**Disclosure: This post that contains affiliate links.
- What a great place to start! This RTL-SDR is cheap and great for beginners or those on a budget.
- Applications include general radio scanning, air traffic control, public safety radio, ADSB, AIS, ACARS, trunked radio, P25 digital voice, POCSAG, weather balloons, APRS, NOAA APT weather satellites, radio astronomy, meteor scatter monitorin, and more
- Frequency: 500 kHz to 1.7 GHz and has up to 3.2 MHz of instantaneous bandwidth
2. Red Pitaya
- Included: NooElec USB dongle, antenna, remote control
- RTL2832U interface IC & R820T tuner IC on USB dongle
- Full compatibility with a large array of software packages
- DRU-244A-1-1-PCI SDR hardware digitizer
- 1 ADC chip with 1 analog input
- 1 DDC chip with 4 radio channels
5. HackRF One
- Operating Frequency: 1 MHz to 6 GHz
- Matching male SMA ANT500 antenna & USB cable included
- Compatible with GNU Radio, SDR#, and more
- 6U Compact-PCI form factor hardware development platform that can be used for a variety of applications, such as Software Defined Radio.
- Optimized to provide high performance signal conversion using high speed ADC’s and DAC’s.
- Other applications: WiMAX, Satellite MODEM's, RFID, Wireless Communication Systems
- 2.4 GHz Transmit and Receive.
- Suitable for Bluetooth experimentation
- Can also operate in monitor mode, monitoring Bluetooth traffic in real-time.
- Frequency: 100KHz-1.7GHz
- Built-in 100Mhz upconverter combined with Built-in HD R820T allow better receiving of short wave than using direct SDR’s Q tunnel
- Easy to set-up, just connect it and you’re ready to go!
- Alternative to both cost sensitive and higher end scanners while featuring the "best radio browsing experience of the market" thanks to the tight integration with the de facto standard SDR# software.
- External GPS or Rubidium clocks supported for professional use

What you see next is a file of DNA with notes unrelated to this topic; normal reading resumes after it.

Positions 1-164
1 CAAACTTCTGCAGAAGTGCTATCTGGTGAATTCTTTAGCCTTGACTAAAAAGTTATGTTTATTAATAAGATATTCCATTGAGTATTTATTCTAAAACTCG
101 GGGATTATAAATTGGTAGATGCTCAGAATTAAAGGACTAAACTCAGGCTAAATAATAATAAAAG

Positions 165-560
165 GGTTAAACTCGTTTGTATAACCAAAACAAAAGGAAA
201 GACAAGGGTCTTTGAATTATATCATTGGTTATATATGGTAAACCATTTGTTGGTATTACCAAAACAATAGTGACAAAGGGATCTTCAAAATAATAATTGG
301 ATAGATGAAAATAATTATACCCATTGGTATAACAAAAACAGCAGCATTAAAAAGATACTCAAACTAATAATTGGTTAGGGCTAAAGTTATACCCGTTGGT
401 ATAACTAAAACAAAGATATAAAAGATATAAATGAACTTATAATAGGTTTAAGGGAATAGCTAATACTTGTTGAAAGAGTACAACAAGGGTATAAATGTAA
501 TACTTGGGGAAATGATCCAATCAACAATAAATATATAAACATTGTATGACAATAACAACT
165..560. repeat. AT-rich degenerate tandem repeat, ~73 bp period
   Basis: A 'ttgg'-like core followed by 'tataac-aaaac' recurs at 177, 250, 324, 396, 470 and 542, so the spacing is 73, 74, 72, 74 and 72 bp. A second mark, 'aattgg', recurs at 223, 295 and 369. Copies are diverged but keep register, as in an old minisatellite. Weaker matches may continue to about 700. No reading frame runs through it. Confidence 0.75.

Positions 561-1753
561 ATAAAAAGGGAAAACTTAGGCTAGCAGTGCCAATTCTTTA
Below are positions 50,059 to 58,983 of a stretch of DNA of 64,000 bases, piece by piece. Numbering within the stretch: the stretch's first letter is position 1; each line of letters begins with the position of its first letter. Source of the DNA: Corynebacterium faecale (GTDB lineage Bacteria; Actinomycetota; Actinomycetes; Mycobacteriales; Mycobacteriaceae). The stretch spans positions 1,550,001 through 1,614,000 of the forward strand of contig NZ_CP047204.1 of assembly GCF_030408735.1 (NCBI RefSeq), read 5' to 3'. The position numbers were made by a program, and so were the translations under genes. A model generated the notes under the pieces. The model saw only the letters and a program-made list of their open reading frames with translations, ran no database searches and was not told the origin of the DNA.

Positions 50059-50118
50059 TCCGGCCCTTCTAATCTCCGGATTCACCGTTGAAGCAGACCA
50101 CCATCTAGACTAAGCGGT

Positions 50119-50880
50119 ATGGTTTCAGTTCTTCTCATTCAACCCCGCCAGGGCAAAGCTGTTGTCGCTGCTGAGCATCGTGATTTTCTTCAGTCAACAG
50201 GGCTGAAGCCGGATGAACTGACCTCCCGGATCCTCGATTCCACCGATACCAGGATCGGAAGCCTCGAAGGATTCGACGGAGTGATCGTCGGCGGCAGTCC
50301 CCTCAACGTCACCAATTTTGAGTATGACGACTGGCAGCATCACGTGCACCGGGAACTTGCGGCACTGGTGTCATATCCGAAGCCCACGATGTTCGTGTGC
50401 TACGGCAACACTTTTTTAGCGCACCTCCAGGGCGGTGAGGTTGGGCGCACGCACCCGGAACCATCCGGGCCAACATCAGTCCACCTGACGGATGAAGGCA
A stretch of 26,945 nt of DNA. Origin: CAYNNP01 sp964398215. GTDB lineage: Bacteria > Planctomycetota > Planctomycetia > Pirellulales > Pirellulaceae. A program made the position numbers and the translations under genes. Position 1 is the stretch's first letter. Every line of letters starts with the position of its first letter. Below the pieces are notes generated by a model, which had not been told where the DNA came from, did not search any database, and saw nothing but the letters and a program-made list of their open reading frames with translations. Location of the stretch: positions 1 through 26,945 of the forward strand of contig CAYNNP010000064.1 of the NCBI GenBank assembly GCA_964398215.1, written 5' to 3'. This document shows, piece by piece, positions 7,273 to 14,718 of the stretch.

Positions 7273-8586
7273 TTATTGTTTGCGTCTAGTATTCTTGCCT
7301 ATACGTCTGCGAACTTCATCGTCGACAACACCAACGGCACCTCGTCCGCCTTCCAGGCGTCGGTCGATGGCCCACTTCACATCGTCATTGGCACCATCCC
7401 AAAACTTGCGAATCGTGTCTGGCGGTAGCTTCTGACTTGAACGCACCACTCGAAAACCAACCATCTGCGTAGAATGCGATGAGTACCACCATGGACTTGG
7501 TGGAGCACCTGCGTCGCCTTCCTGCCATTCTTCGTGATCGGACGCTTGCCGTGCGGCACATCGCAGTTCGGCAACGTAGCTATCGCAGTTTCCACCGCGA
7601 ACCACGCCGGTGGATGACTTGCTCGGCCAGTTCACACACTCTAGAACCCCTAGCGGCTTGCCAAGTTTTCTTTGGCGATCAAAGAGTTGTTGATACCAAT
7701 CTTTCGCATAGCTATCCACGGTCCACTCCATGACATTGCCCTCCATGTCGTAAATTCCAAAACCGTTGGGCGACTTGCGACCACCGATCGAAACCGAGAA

- Full HF Coverage
- Flexible and affordable transceiver that turns a standard PC into a powerful wireless prototyping system.
- Supports multirate DSP for physical layer communications and helps you integrate .m file scripts and C language algorithms.
- Large frequency range of 100 kHz up to 27 GHz and wide instantaneous bandwidth of up to 100 MHz.
- Supports 160 MHz instantaneous bandwidth
- SDR covers the 10 kHz to 30 MHz (VLF-HF) spectrum.
- Demodulation modes: AM, AMN, LSB, USB, CW, CWN, NBFM.
- RF antenna connector: SMA and terminal block.
- GPS receives the Navstar system on L1 frequency 1575.42 MHz.
Are You Experiencing Phase Noise in your Applications?
Full Disclosure: Some of the links above are affiliate links, meaning, at no additional cost to you, we will earn a small commission in you click through and make a purchase.
In case you haven’t heard, Passive WiFi is an amazing innovation poised to revolutionize wireless communications, beginning with the internet of things (IoT) or industrial internet. It promises a future of WiFi communication that is 10,000 times more energy efficient.
Inside Frequency Control was able to get a back-stage pass to this exciting technology when we had a chat with one of the co-inventors, Shyam Gollakota. Check out the interview where we learned more about Passive Wi-Fi (you can read their research paper here) AND the process the researchers used to bring this innovation to life.